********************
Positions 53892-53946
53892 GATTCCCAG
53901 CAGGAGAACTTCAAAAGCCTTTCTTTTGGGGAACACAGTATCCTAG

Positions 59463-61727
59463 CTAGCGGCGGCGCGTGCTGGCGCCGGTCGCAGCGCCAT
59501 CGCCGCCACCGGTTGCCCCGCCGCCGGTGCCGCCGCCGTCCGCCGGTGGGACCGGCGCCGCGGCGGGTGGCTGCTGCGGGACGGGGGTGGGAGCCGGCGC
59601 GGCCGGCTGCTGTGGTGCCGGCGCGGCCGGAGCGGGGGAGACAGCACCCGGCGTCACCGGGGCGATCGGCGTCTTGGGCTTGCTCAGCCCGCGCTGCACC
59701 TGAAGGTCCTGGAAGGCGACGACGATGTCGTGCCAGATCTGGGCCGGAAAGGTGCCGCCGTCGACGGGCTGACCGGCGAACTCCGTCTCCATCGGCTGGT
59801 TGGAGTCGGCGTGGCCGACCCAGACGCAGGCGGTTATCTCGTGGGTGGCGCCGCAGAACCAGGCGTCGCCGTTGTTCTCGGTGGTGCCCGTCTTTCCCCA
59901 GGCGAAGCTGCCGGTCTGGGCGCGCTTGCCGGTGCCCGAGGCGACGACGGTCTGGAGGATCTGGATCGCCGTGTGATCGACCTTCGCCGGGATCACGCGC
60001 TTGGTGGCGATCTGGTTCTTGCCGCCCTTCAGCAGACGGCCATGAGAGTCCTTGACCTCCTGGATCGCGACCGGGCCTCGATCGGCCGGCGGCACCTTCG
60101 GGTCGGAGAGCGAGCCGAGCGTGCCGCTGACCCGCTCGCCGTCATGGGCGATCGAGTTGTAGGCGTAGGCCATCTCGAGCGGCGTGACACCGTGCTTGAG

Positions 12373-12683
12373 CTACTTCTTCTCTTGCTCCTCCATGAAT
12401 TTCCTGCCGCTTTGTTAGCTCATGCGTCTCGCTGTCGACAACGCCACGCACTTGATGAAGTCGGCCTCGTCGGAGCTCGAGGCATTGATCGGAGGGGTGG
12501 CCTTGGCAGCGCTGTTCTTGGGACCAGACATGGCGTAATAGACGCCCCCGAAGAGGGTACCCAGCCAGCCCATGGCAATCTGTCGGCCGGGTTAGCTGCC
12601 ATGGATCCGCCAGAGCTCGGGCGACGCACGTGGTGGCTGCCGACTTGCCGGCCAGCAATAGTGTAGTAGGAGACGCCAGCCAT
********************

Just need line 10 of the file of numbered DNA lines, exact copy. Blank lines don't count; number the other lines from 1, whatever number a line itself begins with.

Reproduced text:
59901 GGCGAAGCTGCCGGTCTGGGCGCGCTTGCCGGTGCCCGAGGCGACGACGGTCTGGAGGATCTGGATCGCCGTGTGATCGACCTTCGCCGGGATCACGCGC